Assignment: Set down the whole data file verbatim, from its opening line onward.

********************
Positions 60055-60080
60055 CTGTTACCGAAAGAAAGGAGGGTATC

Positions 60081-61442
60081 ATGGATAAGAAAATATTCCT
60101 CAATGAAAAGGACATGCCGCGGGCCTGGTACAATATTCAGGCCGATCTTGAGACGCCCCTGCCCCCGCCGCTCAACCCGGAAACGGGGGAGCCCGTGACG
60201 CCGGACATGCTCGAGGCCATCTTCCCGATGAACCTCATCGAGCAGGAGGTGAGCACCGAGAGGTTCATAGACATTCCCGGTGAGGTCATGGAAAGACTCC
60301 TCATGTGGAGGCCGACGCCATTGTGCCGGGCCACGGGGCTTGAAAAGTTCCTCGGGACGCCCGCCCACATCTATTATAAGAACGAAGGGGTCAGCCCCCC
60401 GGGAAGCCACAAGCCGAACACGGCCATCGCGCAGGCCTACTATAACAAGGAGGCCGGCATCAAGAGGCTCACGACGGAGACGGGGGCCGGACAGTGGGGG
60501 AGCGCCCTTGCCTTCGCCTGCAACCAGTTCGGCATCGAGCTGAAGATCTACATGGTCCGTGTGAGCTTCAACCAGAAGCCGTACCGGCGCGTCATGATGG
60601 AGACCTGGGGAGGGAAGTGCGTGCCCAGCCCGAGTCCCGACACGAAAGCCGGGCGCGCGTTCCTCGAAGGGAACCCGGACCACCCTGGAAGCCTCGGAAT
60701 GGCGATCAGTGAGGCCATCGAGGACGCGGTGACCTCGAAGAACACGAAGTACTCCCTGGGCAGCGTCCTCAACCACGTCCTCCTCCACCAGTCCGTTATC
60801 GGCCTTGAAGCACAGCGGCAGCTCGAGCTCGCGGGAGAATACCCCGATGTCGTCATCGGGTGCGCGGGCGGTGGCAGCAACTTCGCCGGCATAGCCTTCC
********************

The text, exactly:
Positions 60055-60080
60055 CTGTTACCGAAAGAAAGGAGGGTATC

Positions 60081-61442
60081 ATGGATAAGAAAATATTCCT
60101 CAATGAAAAGGACATGCCGCGGGCCTGGTACAATATTCAGGCCGATCTTGAGACGCCCCTGCCCCCGCCGCTCAACCCGGAAACGGGGGAGCCCGTGACG
60201 CCGGACATGCTCGAGGCCATCTTCCCGATGAACCTCATCGAGCAGGAGGTGAGCACCGAGAGGTTCATAGACATTCCCGGTGAGGTCATGGAAAGACTCC
60301 TCATGTGGAGGCCGACGCCATTGTGCCGGGCCACGGGGCTTGAAAAGTTCCTCGGGACGCCCGCCCACATCTATTATAAGAACGAAGGGGTCAGCCCCCC
60401 GGGAAGCCACAAGCCGAACACGGCCATCGCGCAGGCCTACTATAACAAGGAGGCCGGCATCAAGAGGCTCACGACGGAGACGGGGGCCGGACAGTGGGGG
60501 AGCGCCCTTGCCTTCGCCTGCAACCAGTTCGGCATCGAGCTGAAGATCTACATGGTCCGTGTGAGCTTCAACCAGAAGCCGTACCGGCGCGTCATGATGG
60601 AGACCTGGGGAGGGAAGTGCGTGCCCAGCCCGAGTCCCGACACGAAAGCCGGGCGCGCGTTCCTCGAAGGGAACCCGGACCACCCTGGAAGCCTCGGAAT
60701 GGCGATCAGTGAGGCCATCGAGGACGCGGTGACCTCGAAGAACACGAAGTACTCCCTGGGCAGCGTCCTCAACCACGTCCTCCTCCACCAGTCCGTTATC
60801 GGCCTTGAAGCACAGCGGCAGCTCGAGCTCGCGGGAGAATACCCCGATGTCGTCATCGGGTGCGCGGGCGGTGGCAGCAACTTCGCCGGCATAGCCTTCC